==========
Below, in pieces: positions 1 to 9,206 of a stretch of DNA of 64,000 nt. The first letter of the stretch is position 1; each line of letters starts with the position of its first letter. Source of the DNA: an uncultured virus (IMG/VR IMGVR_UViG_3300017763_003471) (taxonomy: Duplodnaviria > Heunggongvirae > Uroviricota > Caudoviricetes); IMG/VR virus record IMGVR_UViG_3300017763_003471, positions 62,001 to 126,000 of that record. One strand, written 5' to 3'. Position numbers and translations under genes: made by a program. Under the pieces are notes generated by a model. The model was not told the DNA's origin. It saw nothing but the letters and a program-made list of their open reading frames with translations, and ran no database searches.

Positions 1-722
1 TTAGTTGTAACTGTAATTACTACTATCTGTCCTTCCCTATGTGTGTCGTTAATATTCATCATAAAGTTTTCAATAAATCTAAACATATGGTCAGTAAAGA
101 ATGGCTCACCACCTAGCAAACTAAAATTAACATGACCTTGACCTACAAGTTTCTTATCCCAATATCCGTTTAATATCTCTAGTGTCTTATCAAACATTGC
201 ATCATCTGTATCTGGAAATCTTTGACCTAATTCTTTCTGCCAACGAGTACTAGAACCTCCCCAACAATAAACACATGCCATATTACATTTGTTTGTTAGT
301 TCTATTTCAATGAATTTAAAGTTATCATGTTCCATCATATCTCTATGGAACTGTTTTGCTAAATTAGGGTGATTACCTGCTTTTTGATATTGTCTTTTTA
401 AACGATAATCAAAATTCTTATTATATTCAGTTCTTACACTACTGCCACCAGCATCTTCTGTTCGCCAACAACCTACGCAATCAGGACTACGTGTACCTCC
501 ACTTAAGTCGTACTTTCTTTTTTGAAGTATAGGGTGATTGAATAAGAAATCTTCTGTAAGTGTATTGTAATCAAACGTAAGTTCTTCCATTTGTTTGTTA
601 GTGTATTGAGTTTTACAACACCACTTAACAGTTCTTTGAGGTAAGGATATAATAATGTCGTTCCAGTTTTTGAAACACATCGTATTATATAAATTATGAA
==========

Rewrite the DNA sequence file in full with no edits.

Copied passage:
Below, in pieces: positions 1 to 9,206 of a stretch of DNA of 64,000 nt. The first letter of the stretch is position 1; each line of letters starts with the position of its first letter. Source of the DNA: an uncultured virus (IMG/VR IMGVR_UViG_3300017763_003471) (taxonomy: Duplodnaviria > Heunggongvirae > Uroviricota > Caudoviricetes); IMG/VR virus record IMGVR_UViG_3300017763_003471, positions 62,001 to 126,000 of that record. One strand, written 5' to 3'. Position numbers and translations under genes: made by a program. Under the pieces are notes generated by a model. The model was not told the DNA's origin. It saw nothing but the letters and a program-made list of their open reading frames with translations, and ran no database searches.

Positions 1-722
1 TTAGTTGTAACTGTAATTACTACTATCTGTCCTTCCCTATGTGTGTCGTTAATATTCATCATAAAGTTTTCAATAAATCTAAACATATGGTCAGTAAAGA
101 ATGGCTCACCACCTAGCAAACTAAAATTAACATGACCTTGACCTACAAGTTTCTTATCCCAATATCCGTTTAATATCTCTAGTGTCTTATCAAACATTGC
201 ATCATCTGTATCTGGAAATCTTTGACCTAATTCTTTCTGCCAACGAGTACTAGAACCTCCCCAACAATAAACACATGCCATATTACATTTGTTTGTTAGT
301 TCTATTTCAATGAATTTAAAGTTATCATGTTCCATCATATCTCTATGGAACTGTTTTGCTAAATTAGGGTGATTACCTGCTTTTTGATATTGTCTTTTTA
401 AACGATAATCAAAATTCTTATTATATTCAGTTCTTACACTACTGCCACCAGCATCTTCTGTTCGCCAACAACCTACGCAATCAGGACTACGTGTACCTCC
501 ACTTAAGTCGTACTTTCTTTTTTGAAGTATAGGGTGATTGAATAAGAAATCTTCTGTAAGTGTATTGTAATCAAACGTAAGTTCTTCCATTTGTTTGTTA
601 GTGTATTGAGTTTTACAACACCACTTAACAGTTCTTTGAGGTAAGGATATAATAATGTCGTTCCAGTTTTTGAAACACATCGTATTATATAAATTATGAA